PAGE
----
Call an attorney, the consultation will be free. Don't complain that Uber won't give you a settlement until you finish treatment, in fact, your attorney will explain to you that you should not settle until you are done your treatment, since you wont know until then, the extent of your injuries and the value of the case. You only get one chance to settle a case, and once you settle, if your injuries turn out worse, then you can't come back for more money. Your attorney will also explain to you that there is insurance coverage, either through your own car insurance, if you have it, or through Uber, to get your medical bills paid as you get treatment, with minimal payment out of pocket. Payment for medical bills is different and separate from payment in settlement for your pain and suffering, injuries, lost wages,See question
It is my understanding that in a civil matter, often a defense attorney will try to weigh the Plaintiff down with interrogatories to jack up the Plaintiff's costs. So, are there any limitations on the number of interrogatories? Or on how extens...
The number, the amount of supplemental interrogatories are limited for certain types of cases, and for some cases, the actual questions are pre-set Form questions. Without knowing the type of case it is difficult to state with certainty, but most likely the number are limited. That said, there are ways to stop the practice if the number becomes abusive and burdensome, though the reality is that the majority of cases are not handled that way; i.e., "to jack up the plaintiff's costs", in fact it is often sometimes just the opposite, as it is the defense that sends out these requests because they can bill their client or insurance company for those requests, and it is as way to "jack up their legal bill".See question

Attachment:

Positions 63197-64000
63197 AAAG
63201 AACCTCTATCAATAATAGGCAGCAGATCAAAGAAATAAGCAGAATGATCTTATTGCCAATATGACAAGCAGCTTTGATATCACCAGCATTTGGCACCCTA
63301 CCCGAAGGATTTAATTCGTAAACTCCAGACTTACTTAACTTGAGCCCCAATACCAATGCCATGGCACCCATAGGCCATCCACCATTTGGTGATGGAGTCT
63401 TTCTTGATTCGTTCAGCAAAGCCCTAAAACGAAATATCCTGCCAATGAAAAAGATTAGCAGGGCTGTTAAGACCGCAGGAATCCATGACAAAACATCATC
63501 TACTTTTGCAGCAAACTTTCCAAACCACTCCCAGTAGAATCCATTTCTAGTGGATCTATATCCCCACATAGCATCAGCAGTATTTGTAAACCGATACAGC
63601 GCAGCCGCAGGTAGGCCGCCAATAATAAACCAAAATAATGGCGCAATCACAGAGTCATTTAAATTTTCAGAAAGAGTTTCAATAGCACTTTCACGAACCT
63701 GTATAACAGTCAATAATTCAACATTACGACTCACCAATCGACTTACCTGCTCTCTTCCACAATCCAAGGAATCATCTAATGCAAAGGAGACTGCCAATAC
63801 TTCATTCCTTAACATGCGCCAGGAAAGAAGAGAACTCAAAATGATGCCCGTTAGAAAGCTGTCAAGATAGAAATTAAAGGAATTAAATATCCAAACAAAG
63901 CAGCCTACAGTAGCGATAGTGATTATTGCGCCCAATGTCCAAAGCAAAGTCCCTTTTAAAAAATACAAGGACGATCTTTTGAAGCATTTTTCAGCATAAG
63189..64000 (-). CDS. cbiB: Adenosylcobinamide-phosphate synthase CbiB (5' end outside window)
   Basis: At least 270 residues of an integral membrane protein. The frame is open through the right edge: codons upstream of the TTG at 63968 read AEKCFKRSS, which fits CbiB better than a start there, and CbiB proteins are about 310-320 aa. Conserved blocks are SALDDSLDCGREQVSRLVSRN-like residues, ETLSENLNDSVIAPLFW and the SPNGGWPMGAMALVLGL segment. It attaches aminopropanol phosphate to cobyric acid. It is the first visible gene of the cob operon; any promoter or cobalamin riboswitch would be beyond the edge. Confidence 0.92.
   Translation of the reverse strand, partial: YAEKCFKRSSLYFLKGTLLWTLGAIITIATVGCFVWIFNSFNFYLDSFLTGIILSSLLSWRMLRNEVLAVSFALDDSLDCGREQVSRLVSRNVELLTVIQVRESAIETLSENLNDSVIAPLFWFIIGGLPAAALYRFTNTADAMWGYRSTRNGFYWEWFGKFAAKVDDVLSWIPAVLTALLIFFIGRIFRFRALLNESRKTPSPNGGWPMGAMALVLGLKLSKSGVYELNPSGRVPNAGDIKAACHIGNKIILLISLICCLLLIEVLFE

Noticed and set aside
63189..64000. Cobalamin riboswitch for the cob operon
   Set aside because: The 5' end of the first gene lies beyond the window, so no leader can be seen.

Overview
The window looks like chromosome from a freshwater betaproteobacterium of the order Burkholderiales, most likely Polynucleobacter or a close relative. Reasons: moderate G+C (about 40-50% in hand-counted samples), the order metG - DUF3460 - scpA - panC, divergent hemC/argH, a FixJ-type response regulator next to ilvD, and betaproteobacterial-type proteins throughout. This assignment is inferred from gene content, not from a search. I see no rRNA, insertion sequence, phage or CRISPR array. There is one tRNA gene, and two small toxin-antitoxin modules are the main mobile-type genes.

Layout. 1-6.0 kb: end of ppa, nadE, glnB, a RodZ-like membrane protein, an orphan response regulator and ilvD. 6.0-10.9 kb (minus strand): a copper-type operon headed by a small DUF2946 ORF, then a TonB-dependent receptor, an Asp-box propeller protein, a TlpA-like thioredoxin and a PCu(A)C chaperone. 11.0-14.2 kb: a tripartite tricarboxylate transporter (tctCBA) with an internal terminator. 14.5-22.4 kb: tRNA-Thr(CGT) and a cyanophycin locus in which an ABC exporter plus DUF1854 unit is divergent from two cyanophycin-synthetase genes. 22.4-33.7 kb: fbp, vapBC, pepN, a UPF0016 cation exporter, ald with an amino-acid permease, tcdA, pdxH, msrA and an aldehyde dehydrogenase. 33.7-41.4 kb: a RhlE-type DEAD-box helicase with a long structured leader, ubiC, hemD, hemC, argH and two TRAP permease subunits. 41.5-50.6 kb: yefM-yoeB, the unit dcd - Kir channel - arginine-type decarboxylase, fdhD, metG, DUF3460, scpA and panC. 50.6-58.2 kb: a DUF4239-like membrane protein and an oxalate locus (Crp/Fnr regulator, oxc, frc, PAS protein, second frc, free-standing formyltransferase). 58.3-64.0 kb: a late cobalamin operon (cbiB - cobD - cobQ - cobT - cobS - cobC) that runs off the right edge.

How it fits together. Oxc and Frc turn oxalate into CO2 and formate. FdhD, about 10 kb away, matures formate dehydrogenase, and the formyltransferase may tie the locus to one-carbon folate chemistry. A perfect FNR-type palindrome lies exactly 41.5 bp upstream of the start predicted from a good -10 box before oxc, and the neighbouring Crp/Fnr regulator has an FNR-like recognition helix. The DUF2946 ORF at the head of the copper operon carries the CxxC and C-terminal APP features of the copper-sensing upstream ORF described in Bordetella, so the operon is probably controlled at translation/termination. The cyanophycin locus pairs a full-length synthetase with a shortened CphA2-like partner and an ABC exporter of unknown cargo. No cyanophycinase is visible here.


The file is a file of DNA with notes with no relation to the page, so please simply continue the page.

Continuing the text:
I was involved in a accident almost a year ago. The driver that hit me was uninsured and had no drivers lisence. So the car that he was driving was his girlfriend mom's vehicle who had insurance I called their insurance company explaining what ha...